If you want to see how brown rice compared to white rice, check out our post.
One trick you can use to keep your blood sugar stable is to serve rice with poultry, lean meat, fish, or other protein sources. High-fiber foods, such as leafy greens, have a similar effect and may help lower the glycemic index of your meal, points out the Academy of Nutrition and Dietetics.
Brown Rice Is Chock-Full of Antioxidants
The most important thing to consider when comparing black rice vs. brown rice is the nutritional value.
A quarter cup of uncooked brown rice (or one cooked cup) provides 150 calories, 3 grams of protein, 1.5 grams of fat, and 32 grams of carbs, including 2 grams of fiber. Compared to black rice, it’s slightly higher in calcium and iron while being lower in calories and carbs.
What you may not know is that brown rice is also a great source of phytonutrients, especially phytosterols, flavonoids, and phenolic compounds, according to a 2018 review published in the journal Antioxidants.
It’s rich in anthocyanins and proanthocyanins, B-complex vitamins, quercetin, kaempferol, ellagic acid, vanillic acid, and amino acids.
Most of these nutrients are found in its bran layers. White rice has the bran removed, so it lacks these naturally occurring compounds.
Phenolic acids, the most abundant phytochemicals in brown rice, fight inflammation, reduce plaque buildup in the arteries, regulate blood sugar, and may protect against cancer, as noted in the above review.
Get More Selenium and Magnesium in Your Diet
This grain also contains selenium and magnesium, two essential minerals.
Selenium scavenges oxidative stress and helps your body produce antioxidants that may prevent cell damage. According to a meta-analysis of 69 studies, this nutrient is particularly effective against colon, lung, prostate, bladder, and gastric cancers.
Another review, which was published in the American Journal of Clinical Nutrition, has found that a 50% increase in blood selenium levels decreased heart disease risk by a staggering 24%.
Furthermore, selenium supports thyroid function and may protect against hypothyroidism and other diseases affecting this gland.
This mineral also allows your muscles to contract and relax and may help improve physical performance.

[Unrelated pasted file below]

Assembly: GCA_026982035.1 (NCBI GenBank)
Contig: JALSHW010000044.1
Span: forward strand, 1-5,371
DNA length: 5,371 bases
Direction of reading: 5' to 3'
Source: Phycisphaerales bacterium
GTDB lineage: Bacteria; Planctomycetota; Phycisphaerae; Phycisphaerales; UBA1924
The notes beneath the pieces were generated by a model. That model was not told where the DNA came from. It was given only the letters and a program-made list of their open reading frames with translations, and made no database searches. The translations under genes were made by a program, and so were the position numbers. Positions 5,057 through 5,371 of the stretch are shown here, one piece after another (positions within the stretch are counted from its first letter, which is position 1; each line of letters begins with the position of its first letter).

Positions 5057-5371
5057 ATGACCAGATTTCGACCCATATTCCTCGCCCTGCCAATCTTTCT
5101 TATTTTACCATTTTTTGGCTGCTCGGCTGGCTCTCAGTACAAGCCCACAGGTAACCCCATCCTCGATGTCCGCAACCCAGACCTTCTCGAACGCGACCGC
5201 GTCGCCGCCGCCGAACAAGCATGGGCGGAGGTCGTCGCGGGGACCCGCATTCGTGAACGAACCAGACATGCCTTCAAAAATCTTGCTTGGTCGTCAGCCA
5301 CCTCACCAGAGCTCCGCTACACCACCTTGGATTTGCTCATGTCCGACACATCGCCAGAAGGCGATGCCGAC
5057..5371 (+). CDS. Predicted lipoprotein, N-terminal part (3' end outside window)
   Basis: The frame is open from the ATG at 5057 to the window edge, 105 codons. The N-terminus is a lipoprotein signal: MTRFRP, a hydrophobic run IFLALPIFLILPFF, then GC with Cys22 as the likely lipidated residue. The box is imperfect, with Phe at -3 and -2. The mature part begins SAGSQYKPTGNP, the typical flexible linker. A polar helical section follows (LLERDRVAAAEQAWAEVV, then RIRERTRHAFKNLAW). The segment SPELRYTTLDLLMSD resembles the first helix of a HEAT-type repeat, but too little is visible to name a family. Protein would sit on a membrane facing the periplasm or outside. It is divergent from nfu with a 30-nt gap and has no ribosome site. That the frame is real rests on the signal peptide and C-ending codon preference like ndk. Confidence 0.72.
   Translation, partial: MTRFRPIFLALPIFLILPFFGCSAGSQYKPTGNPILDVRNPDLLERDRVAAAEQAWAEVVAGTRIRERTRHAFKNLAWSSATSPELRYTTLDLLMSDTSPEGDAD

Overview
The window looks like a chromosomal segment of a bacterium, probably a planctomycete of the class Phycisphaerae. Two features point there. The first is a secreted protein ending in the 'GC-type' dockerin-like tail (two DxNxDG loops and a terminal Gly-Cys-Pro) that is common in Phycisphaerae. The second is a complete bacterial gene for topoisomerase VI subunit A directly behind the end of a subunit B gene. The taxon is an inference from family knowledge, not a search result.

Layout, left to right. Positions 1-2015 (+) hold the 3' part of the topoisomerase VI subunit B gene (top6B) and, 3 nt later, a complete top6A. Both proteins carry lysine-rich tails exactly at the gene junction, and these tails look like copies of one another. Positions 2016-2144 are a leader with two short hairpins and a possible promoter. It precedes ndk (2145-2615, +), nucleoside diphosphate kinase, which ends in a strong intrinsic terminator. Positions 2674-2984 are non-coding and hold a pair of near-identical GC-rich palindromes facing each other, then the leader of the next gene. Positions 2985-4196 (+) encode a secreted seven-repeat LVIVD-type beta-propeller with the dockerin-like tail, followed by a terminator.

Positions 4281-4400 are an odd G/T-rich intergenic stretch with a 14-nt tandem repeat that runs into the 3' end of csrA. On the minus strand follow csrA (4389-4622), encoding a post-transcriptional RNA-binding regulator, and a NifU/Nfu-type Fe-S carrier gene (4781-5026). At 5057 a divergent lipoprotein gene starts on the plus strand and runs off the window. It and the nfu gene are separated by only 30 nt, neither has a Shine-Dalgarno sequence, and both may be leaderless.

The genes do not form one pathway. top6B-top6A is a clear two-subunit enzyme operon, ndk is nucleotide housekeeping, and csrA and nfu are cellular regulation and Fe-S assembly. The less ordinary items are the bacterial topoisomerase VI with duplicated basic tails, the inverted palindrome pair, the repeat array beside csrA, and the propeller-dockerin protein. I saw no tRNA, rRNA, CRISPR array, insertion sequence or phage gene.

In one study, competitive triathletes who took magnesium supplements for four weeks experienced a reduction in the stress hormone cortisol levels. Their insulin levels decreased too.
Black Rice vs. Brown Rice: Nutritional Value
Now that you know more about black rice vs. brown rice, let’s compare the two and pick a winner!
Black rice (1/4 cup, uncooked)
- 180 calories
- 4 grams of protein
- 1 gram of fat
- 39 grams of carbs
- 5 grams of fiber
- 2% of the DV (daily value) of iron
- 2% of the DV of potassium
Brown rice (1/4 cup, uncooked)
- 150 calories
- 3 grams of protein
- 1.5 grams of fat
- 32 grams of carbs
- 2 grams of fiber
- 4.2 grams of calcium
- 6% of the DV of iron
- 2% of the DV of potassium
These numbers show that black rice and brown rice have similar nutritional values. The biggest difference between the two lies in their carb content and number of calories. Black rice provides 180 calories and 34 grams of net carbs, while brown rice has 150 calories and 30 grams of net carbs.
Both rice varieties are chock-full of nutrients and healthier than white rice. Unless you’re counting every calorie, you can choose either option.
There’s a catch, though. Despite their high nutritional value, black rice and brown rice contain phytic acid. This naturally occurring compound exhibits antioxidant and anti-cancer properties, but it also reduces mineral absorption in the body.
According to the Journal of Food Science and Technology, phytic acid binds to calcium, magnesium, iron, and other minerals, making them unavailable. Although both rice varieties are higher in minerals than white rice, your body might not be able to use these nutrients.
However, phytic acid doesn’t affect the antioxidants and macronutrients in rice. Therefore, you’ll still get more protein, carbs, fiber, and phytochemicals than you’d do when eating white rice.
Fuel Your Workouts with Quality Carbs
When it comes to black rice vs. brown rice, you don’t have to choose between the two. Both types of grains are rich in fiber and slow-digesting carbs as well as minerals and phytonutrients. If you’re concerned about phytic acid, you can always switch to white rice or sweet potatoes.
At the end of the day, rice is a good source of carbs and micronutrients. It all comes down to how you cook it, how much you eat, and what your diet looks like. Your workout plan matters too.
It’s one thing to eat rice at every meal and hit the gym once or twice a week, and another thing to work out every day or every other day and cycle your carbs accordingly.
What kind of rice do you prefer? Have you ever switched to brown rice or black rice for a longer time? Did it have any impact on your gains? Share your experience below!